What is Capital Flight?

Capital flight is a large-scale exodus of financial assets and capital from a nation due to events such as political or economic instability, currency devaluation, or the imposition of capital controls.

Capital flight can be legal, as is the case when foreign investors repatriate capital to their country of origin, or illegal, which occurs in economies with capital controls that restrict the transfer of assets out of the country.

The term “capital flight” covers a number of situations. It can refer to an exodus of capital from a nation, from an entire region, or from a group of countries with similar fundamentals.

It can be triggered by a country-specific event or macroeconomic development that causes a large-scale change in investor preferences. It can also be short-lived or continue for decades.

Currency devaluation is often the trigger for large-scale and legal capital flight, as foreign investors flee those nations before their assets lose too much value.

This phenomenon was evident in the Asian crisis of 1997, although foreign investors returned to these countries before their currencies stabilized and economic growth resumed.

Due to the specter of capital flight, most nations prefer foreign direct investment (FDI) over foreign portfolio investment (FPI).

A foreign direct investment (FDI) is a purchase of a stake in a company by a company or an investor located outside its borders.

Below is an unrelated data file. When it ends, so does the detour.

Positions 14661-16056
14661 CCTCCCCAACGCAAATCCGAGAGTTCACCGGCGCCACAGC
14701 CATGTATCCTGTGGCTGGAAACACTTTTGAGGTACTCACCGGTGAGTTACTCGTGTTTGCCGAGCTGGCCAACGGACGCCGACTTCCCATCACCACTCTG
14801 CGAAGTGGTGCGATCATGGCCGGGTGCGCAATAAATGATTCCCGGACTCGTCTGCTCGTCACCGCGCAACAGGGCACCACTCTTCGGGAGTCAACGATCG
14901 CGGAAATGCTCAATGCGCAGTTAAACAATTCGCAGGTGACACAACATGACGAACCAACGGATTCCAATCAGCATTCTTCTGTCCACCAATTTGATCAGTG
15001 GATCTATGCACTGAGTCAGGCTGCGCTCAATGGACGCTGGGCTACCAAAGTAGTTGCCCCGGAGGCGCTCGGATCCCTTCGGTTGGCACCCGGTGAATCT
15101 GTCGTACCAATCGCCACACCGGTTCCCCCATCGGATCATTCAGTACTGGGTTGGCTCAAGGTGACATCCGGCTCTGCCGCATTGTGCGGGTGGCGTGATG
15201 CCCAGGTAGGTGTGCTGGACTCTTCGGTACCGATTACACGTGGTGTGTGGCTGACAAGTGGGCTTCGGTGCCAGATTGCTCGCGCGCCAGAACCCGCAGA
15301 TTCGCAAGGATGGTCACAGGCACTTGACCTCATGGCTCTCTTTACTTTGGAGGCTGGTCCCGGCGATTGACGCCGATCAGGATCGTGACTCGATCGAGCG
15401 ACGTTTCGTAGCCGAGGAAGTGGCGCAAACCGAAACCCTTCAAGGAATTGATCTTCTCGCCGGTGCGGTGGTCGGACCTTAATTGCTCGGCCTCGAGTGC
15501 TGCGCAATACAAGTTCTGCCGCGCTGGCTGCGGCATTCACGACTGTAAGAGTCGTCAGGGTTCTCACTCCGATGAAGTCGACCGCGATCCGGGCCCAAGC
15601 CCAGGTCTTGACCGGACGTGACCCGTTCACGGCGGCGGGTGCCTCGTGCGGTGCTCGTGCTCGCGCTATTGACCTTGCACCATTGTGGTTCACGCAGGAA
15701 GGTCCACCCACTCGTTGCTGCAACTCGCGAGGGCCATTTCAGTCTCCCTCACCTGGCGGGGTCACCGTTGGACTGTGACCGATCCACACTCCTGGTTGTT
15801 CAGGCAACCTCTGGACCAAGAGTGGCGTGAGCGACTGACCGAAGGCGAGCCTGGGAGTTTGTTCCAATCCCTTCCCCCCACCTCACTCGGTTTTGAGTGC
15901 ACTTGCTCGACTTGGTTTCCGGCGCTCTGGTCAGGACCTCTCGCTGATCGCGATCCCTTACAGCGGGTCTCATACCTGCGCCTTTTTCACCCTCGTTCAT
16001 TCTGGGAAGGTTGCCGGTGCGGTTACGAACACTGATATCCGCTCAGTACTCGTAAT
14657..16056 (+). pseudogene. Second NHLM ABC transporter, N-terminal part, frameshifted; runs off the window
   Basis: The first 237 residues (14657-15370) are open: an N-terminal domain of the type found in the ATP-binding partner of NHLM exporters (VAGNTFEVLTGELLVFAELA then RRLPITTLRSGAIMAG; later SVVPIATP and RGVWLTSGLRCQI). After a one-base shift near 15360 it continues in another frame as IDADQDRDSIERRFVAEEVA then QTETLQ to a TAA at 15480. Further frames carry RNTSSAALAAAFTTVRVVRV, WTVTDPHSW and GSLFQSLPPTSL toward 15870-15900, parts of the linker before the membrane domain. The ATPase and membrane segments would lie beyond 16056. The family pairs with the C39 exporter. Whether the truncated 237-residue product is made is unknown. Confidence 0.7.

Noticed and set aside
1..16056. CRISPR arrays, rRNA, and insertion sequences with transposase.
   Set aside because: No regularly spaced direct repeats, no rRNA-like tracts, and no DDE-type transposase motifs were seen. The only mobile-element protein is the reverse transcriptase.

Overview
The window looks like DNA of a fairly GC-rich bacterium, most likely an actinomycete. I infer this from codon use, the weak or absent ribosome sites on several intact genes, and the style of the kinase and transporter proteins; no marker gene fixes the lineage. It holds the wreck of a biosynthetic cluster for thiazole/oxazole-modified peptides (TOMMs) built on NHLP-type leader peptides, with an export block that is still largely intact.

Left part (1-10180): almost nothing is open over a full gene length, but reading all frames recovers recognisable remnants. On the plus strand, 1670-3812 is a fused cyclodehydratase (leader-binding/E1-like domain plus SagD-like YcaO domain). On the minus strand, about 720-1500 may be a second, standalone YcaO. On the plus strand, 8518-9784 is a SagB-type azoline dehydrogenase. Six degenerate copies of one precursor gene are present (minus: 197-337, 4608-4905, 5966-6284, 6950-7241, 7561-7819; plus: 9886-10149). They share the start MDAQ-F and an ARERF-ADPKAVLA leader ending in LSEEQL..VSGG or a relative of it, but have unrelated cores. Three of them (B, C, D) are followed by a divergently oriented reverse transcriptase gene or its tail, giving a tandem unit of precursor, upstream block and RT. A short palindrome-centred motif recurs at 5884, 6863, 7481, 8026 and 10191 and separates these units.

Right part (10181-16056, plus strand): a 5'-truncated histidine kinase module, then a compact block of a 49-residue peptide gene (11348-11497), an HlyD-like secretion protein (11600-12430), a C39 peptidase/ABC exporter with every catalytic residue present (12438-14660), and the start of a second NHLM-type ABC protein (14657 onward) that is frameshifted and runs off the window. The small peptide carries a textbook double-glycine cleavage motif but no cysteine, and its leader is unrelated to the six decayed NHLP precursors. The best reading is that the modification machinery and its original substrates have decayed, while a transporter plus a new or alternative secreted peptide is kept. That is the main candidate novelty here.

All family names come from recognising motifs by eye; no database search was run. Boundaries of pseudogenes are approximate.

After all, FDI involves long-term investments in factories and companies in a country, and can be extremely difficult to liquidate at short notice.

Capital flight can also be instigated by resident investors fearful of government policies that will bring down the economy.

For example, they might start investing in foreign markets, if a populist leader with hackneyed rhetoric about protectionism is elected, or if the local currency is in danger of being sharply devalued.

In a low-interest-rate environment, “carry trades,” which involve borrowing in low-interest-rate currencies and investing in potentially higher-yielding assets such as emerging market stocks and junk bonds, can also trigger a flight of capitals.

The effects of capital flight can vary depending on the level and type of dependence that governments have on foreign capital. The 1997 Asian crisis is an example of a more severe effect due to capital flight. During the crisis, rapid currency devaluations by Asian tigers triggered capital flight which, in turn, resulted in a domino effect of collapsing stock prices around the world.

Illegal capital flight generally takes place in countries that have strict capital and currency controls. For example, capital flight from India amounted to billions of dollars in the 1970s and 1980s due to strict foreign exchange controls. The country liberalized its economy in the 1990s, reversing this capital flight as foreign capital flooded the resurgent economy.

 

Capital flight can also occur in smaller nations beset by political turbulence or economic problems. Argentina, for example, has endured capital flight for years due to a high rate of inflation and a slipping national currency.

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